Tough anti-blasphemy law takes effect in Russia
Catholic World News - July 01, 2013
A tough new anti-blasphemy law that takes effect in Russia on July 1 allows for fines up to 300,000 rubles ($9,000) and imprisonment for up to 2 years for public acts that “manifest patent disrespect for society and are committed with the aim of offense to the religious feelings of believers.” The penalties for offenses are increased if the acts take place in houses of worship.
Human-rights activists have expressed concern about the new law, seeing potential for abuses, including the use of secular courts to resolve religious disputes. But Archpriest Vsevolod Chaplin, the chief public-affairs official of the Orthodox Patriarchate of Moscow, welcomed the legislation and suggested that the penalties may be “too mild.”
An appeal from our founder, Dr. Jeffrey Mirus:
Dear reader: If you found the information on this page helpful in your pursuit of a better Catholic life, please support our work with a donation. Your donation will help us reach seven million Truth-seeking readers worldwide this year. Thank you!
Progress toward our January expenses ($15,196 to go):
All comments are moderated. To lighten our editing burden, only current donors are allowed to Sound Off. If you are a donor, log in to see the comment form; otherwise please support our work, and Sound Off!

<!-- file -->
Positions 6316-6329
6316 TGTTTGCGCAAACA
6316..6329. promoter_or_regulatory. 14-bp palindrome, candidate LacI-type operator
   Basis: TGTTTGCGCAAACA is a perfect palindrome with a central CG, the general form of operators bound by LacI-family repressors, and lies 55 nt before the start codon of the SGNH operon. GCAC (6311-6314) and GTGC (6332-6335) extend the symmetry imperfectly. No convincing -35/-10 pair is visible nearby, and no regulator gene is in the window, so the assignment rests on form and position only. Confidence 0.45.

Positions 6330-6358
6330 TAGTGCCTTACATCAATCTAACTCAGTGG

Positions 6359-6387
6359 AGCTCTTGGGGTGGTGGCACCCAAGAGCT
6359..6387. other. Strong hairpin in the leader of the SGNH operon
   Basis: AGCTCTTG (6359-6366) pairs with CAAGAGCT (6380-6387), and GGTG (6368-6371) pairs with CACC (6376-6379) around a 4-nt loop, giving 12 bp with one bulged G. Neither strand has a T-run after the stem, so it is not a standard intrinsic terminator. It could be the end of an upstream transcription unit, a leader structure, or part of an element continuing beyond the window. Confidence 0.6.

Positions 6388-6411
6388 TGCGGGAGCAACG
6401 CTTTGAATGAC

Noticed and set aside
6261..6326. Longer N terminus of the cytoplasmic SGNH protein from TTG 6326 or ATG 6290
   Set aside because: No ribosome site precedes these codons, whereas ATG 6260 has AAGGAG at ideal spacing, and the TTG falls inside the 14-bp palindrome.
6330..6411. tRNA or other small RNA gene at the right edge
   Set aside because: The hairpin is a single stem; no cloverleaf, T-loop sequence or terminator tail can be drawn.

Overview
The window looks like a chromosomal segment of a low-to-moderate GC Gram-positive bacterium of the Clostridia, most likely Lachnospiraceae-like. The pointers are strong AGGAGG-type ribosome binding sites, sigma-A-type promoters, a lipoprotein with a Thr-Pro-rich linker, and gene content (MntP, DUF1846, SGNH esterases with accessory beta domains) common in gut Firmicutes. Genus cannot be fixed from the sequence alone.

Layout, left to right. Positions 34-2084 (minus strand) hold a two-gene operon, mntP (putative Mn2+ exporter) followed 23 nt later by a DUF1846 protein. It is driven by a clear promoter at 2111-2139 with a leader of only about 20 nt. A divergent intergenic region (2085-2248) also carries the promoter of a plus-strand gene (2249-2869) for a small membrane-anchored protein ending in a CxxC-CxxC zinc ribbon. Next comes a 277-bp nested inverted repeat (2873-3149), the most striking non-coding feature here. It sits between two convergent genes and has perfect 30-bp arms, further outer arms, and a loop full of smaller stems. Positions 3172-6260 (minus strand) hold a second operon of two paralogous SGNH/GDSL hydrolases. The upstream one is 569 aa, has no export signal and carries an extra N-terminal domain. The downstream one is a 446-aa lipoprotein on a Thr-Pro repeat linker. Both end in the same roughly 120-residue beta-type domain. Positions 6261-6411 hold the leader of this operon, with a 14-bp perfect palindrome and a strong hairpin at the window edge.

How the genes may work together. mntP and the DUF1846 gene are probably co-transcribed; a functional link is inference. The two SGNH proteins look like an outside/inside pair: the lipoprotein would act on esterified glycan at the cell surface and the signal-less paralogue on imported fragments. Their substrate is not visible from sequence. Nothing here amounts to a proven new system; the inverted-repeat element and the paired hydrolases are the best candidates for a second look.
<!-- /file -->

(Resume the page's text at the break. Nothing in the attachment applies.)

Posted by: Chestertonian -
Jul. 01, 2013 11:00 PM ET USA
It's one thing to go after those who invade churches and desecrate them, but quite another to penalize speech in public, even offensive speech, and worrisome when the Church so quickly chimes in--especially knowing Russia's history on free speech. The archpriest is wrong, and the new law is dangerous because it is too broad.
Posted by: jg23753479 -
Jul. 01, 2013 2:40 PM ET USA
Given the parlous state of public matters in the US, I cannot help but admire the Russians and I tend to agree with Archpriest Chaplin, the penalties may be a tad too mild. The recent outrages of a group of feminist nihilists in Moscow are surely the spark for this legal reaction, and it speaks to the decency and good sense of our Orthodox brethren that they were able to mold common decency and common sense into good legislation. Would we could do the same but we're simply too barbarian to do so